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Microbiology. 2002 Nov;148(Pt 11):3413-21.

Cell-wall proteinases PrtS and PrtB have a different role in Streptococcus thermophilus/Lactobacillus bulgaricus mixed cultures in milk.

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Unité de Biochimie et Structure des Protéines, INRA, 78352 Jouy-en-Josas Cedex, France.


The manufacture of yoghurt relies on the simultaneous utilization of two starters: Streptococcus thermophilus and Lactobacillus delbrueckii subsp. bulgaricus (Lb. bulgaricus). A protocooperation usually takes place between the two species, which often results in enhanced milk acidification and aroma formation compared to pure cultures. Cell-wall proteinases of Lactococcus lactis and lactobacilli have been shown to be essential to growth in milk in pure cultures. In this study, the role of proteinases PrtS from S. thermophilus and PrtB from Lb. bulgaricus in bacterial growth in milk was evaluated; a negative mutant for the prtS gene of S. thermophilus CNRZ 385 was constructed for this purpose. Pure cultures of S. thermophilus CNRZ 385 and its PrtS-negative mutant were made in milk as well as mixed cultures of S. thermophilus and Lb. bulgaricus: S. thermophilus CNRZ 385 or its PrtS-negative mutant was associated with several strains of Lb. bulgaricus, including a PrtB-negative strain. The pH and growth of bacterial populations of the resulting mixed cultures were followed, and the Lactobacillus strain was found to influence both the extent of the benefit of Lb. bulgaricus/S. thermophilus association on milk acidification and the magnitude of S. thermophilus population dominance at the end of fermentation. In all mixed cultures, the sequential growth of S. thermophilus then of Lb. bulgarius and finally of both bacteria was observed. Although proteinase PrtS was essential to S. thermophilus growth in milk in pure culture, it had no effect on bacterial growth and thus on the final pH of mixed cultures in the presence of PrtB. In contrast, proteinase PrtB was necessary for the growth of S. thermophilus, and its absence resulted in a higher final pH. From these results, a model of growth of both bacteria in mixed cultures in milk is proposed.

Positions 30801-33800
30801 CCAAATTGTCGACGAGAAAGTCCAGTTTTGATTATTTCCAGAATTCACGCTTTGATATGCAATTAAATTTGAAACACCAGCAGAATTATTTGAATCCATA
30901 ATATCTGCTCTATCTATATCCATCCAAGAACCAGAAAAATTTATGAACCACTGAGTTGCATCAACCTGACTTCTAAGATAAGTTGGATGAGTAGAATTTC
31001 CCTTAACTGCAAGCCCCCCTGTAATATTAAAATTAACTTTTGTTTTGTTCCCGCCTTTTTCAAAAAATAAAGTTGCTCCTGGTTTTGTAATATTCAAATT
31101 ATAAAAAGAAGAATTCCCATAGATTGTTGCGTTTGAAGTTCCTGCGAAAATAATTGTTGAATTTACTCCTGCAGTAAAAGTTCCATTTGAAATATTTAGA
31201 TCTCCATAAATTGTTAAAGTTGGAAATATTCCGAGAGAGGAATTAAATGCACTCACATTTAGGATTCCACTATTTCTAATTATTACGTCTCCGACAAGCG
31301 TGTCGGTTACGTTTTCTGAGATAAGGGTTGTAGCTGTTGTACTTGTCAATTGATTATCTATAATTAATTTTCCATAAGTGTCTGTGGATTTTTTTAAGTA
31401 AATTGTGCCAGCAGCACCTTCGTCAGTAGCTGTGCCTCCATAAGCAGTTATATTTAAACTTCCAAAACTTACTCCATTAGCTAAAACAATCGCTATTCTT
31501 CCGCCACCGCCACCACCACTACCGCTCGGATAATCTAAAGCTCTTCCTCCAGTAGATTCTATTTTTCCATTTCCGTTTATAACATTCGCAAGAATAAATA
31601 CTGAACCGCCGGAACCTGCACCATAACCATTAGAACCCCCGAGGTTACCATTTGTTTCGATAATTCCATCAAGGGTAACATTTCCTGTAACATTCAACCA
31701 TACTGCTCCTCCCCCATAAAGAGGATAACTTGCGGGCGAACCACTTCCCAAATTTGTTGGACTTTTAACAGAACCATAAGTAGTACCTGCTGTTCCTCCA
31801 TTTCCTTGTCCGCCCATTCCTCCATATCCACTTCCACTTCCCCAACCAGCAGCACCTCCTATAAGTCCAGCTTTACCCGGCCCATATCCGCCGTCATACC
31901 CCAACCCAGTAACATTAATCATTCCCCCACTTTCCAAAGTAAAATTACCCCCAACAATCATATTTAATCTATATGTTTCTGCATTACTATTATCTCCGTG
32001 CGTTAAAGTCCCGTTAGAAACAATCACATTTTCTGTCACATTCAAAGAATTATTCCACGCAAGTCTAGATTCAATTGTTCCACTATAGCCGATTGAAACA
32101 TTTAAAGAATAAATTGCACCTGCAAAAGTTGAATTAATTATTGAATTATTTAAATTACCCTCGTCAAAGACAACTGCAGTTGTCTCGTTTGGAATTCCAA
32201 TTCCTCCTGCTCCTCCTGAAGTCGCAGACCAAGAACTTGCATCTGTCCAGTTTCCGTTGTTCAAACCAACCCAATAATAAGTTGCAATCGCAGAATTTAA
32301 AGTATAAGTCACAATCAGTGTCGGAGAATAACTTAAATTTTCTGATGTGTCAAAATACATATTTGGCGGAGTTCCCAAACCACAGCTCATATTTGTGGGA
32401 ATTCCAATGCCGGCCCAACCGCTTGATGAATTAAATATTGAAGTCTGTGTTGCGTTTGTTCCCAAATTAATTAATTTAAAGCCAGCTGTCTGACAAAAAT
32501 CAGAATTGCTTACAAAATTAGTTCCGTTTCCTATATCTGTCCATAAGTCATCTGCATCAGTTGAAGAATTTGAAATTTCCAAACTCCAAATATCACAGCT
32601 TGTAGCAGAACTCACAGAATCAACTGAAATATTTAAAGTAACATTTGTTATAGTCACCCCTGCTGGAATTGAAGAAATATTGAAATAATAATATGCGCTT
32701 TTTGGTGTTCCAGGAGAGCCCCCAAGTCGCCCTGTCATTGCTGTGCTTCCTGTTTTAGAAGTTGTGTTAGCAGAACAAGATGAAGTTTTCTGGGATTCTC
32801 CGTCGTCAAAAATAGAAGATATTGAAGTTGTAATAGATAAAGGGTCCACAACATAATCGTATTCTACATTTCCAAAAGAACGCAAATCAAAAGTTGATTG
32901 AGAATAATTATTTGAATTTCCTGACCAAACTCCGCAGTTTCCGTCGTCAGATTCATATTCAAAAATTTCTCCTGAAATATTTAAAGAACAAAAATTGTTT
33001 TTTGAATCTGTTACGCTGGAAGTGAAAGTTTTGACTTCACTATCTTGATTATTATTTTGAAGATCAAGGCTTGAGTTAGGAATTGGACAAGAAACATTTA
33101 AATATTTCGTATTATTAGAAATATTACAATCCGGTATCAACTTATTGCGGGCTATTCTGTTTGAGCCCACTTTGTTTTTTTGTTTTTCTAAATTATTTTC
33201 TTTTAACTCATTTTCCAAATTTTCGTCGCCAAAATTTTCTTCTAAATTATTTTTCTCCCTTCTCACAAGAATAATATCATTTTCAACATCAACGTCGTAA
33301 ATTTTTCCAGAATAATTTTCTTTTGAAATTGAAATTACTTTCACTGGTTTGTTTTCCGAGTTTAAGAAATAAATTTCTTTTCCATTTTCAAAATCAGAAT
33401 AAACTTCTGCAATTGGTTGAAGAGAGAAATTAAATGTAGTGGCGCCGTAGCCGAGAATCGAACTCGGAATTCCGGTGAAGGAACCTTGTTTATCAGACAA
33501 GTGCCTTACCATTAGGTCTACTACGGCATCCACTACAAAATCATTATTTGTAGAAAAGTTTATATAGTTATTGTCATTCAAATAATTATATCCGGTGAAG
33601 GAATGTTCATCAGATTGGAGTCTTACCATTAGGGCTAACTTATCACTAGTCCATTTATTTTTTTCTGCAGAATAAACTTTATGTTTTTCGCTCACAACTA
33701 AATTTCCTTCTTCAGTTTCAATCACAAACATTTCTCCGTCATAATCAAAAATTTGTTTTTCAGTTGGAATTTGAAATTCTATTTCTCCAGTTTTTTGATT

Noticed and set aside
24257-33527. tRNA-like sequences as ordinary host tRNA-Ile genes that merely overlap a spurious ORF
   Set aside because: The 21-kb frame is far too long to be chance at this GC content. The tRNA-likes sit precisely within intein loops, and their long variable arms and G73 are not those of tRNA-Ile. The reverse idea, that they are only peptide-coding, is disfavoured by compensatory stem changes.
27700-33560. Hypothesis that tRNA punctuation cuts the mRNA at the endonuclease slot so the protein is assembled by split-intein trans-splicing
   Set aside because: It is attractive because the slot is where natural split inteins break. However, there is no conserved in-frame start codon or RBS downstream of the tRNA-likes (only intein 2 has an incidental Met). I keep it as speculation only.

[Indexed for MEDLINE]

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